Director General of the Competition and Consumer Authority Jakob Hald says:
"There are indications of somewhat higher price differences on hotel rooms, following The European Competition Authorities’ intervention against booking portals in early 2015. This suggests increasing competition between the portals."
"Unfortunately, only few hotels make use of the new opportunity to negotiate a lower fee with OTAs and thus contribute to increased competition between OTAs. Many hotels are not even aware that they can negotiate, so in the future, we will help raise awareness about this option."
"Based on the survey and our assessment of the situation on the Danish market, we have decided along with the other competition authorities to monitor the development of the online hotel booking sector. We will reassess the competitive situation in due course. This will allow the sector more time to make full use of the measures that have already been taken."
In the summer of 2015, European hotels were given the opportunity to differentiate their room prices between individual sales channels, including OTAs. The opportunity arose as a consequence of the actions taken by competition authorities, when the OTAs changed their parity clauses. Since then, competition between OTAs has slightly improved. This is the conclusion of the European competition authorities in a survey of the online hotel booking sector across ten European countries.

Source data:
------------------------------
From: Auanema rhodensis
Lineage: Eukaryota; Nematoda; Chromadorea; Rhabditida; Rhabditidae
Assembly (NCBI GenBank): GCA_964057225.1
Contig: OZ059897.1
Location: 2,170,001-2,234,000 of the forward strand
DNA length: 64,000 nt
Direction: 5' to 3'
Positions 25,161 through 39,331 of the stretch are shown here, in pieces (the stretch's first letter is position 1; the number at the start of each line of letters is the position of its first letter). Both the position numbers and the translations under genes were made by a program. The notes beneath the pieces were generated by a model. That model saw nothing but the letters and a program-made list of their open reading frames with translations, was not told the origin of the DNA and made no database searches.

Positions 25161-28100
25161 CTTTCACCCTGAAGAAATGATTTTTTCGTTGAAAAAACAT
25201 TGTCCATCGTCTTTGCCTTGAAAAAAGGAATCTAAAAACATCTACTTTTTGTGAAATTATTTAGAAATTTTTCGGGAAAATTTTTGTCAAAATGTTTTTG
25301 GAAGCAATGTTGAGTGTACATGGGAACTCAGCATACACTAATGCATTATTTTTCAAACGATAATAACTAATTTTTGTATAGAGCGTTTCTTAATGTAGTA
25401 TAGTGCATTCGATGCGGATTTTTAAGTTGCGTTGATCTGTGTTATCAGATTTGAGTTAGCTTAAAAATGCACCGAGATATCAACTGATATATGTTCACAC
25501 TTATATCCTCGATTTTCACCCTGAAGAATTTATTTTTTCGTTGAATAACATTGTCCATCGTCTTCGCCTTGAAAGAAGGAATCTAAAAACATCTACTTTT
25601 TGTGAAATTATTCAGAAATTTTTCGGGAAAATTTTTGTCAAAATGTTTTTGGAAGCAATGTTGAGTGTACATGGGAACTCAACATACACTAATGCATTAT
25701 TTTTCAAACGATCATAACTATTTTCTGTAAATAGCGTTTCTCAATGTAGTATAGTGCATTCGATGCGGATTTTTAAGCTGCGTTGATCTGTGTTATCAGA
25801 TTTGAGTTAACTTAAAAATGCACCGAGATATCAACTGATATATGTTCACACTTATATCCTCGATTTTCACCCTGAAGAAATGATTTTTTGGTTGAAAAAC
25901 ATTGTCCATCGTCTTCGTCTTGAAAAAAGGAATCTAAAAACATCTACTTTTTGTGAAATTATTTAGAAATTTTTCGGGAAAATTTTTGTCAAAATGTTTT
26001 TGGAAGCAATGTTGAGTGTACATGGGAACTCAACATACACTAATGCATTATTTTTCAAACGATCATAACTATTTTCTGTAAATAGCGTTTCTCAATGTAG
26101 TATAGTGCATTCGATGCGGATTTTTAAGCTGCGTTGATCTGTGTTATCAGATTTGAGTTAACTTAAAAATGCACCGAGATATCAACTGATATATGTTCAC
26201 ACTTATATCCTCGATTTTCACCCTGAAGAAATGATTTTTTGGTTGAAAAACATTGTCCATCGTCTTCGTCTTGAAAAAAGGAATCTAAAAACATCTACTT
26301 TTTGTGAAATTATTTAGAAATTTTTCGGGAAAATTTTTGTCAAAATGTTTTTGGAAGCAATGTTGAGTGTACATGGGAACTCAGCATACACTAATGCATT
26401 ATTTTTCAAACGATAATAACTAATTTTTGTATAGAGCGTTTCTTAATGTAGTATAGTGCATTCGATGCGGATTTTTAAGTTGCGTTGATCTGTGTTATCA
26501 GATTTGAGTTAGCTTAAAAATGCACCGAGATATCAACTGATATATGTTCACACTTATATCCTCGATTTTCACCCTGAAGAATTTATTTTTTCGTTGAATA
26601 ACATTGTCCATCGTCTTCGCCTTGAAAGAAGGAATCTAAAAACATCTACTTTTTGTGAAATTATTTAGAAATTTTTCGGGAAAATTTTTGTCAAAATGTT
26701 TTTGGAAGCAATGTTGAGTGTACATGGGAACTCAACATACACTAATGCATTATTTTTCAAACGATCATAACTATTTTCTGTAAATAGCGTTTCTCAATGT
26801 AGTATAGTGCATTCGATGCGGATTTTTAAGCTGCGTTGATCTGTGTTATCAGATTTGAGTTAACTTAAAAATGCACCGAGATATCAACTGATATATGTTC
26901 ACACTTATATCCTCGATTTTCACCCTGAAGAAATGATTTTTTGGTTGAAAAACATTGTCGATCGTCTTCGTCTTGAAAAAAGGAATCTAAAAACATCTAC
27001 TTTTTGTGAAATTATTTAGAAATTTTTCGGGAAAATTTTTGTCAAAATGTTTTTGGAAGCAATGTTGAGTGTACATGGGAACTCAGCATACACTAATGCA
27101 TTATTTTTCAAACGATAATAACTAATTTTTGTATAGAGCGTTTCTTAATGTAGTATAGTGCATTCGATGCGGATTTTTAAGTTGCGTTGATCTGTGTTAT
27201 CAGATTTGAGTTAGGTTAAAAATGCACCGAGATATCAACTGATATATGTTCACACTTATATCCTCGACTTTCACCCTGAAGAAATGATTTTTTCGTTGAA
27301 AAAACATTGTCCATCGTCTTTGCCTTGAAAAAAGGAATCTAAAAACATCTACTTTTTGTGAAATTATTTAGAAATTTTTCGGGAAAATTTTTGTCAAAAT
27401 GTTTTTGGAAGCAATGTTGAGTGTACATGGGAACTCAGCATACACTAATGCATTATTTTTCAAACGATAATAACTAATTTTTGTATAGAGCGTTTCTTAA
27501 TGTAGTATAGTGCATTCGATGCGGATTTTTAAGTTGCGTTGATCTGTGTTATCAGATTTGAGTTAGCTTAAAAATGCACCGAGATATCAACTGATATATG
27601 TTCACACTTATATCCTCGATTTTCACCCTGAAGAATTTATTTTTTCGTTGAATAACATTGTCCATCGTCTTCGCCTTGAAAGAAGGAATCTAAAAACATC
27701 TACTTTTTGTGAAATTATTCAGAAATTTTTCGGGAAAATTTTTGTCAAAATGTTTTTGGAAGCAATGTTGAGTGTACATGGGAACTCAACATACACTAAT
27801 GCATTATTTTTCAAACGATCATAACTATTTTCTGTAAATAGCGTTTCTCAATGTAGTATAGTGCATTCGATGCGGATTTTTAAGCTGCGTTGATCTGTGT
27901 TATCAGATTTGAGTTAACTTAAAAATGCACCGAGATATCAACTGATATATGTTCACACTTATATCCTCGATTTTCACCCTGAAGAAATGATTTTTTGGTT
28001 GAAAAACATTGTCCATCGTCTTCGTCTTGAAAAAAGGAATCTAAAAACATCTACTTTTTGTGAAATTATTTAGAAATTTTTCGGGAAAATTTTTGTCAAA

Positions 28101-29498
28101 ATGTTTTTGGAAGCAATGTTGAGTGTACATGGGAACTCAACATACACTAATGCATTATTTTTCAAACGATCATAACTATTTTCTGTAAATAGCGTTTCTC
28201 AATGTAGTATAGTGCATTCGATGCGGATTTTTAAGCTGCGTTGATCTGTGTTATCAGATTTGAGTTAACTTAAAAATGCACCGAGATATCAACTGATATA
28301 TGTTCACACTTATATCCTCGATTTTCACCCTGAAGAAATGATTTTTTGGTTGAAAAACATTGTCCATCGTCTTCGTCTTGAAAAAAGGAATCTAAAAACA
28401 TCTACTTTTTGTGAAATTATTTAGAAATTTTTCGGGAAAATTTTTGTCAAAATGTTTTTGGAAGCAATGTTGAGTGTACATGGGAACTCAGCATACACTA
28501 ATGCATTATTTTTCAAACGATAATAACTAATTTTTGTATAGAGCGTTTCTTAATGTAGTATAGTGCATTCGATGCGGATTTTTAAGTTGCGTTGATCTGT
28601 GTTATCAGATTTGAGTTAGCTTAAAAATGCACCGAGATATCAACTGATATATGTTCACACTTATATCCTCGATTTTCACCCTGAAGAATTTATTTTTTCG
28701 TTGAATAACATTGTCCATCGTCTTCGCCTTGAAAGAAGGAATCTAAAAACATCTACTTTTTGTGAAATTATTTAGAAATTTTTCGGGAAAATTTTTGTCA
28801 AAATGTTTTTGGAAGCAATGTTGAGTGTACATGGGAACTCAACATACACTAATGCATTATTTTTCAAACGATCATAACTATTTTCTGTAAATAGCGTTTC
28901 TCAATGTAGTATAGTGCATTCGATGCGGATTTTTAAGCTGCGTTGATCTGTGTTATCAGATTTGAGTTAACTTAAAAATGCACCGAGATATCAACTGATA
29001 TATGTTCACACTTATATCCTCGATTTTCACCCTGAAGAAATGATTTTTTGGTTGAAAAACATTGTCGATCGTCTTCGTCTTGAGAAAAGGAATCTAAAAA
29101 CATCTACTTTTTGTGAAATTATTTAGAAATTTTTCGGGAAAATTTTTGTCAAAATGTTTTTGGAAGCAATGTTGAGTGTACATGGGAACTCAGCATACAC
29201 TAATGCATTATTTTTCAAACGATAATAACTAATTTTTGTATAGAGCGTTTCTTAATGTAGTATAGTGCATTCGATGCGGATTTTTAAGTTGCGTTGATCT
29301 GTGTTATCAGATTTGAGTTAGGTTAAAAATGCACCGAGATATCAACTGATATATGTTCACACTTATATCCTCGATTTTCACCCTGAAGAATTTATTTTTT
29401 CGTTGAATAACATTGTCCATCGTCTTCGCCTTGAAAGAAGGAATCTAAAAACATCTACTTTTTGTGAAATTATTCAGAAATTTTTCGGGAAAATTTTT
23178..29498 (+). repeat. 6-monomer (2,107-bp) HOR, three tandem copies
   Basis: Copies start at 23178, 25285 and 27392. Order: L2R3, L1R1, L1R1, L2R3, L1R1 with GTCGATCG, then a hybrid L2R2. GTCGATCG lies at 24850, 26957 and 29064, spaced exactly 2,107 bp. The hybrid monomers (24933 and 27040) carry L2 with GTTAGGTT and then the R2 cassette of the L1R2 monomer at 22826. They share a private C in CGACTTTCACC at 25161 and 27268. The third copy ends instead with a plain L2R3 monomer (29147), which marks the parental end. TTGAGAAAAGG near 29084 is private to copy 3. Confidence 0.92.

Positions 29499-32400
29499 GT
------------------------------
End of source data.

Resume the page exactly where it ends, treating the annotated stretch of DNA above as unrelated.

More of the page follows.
Among other things, the study shows that one in five hotels use the option of differentiating their room prices between OTAs. And about one third of the hotels differentiate based on room category and room availability. More than half of the hotels are aware of the new opportunities, but only a few use them.
France has introduced a special law against parity clauses. The survey shows that hotels in France have a better understanding of the opportunities, but competition does not seem to differ from the other countries in the survey.
In light of the results of the European survey, the European Commission and the directors general of all the EU’s national competition authorities have decided to keep the online hotel booking sector under review and to reassess the competitive situation in due course.
The ten countries in the survey are: Belgium, the Czech Republic, France, Germany, Hungary, Ireland, Italy, the Netherlands, Sweden and the UK. In total, questionnaires were sent to 16,000 hotels, of which 1,600 responded. In addition, an extensive amount of room price data has been obtained from one or more major metasearch websites and from the websites of major OTAs.
The EU study points in the same direction as the sample survey conducted by the Danish Competition and Consumer Authority in the summer of 2016. The sample showed that more hotels had different pricing across one or more portals.
For further information, contact the Competition and Consumer Authority’s Communications Manager Hanne Arentoft, tel. +45 41 71 50 98.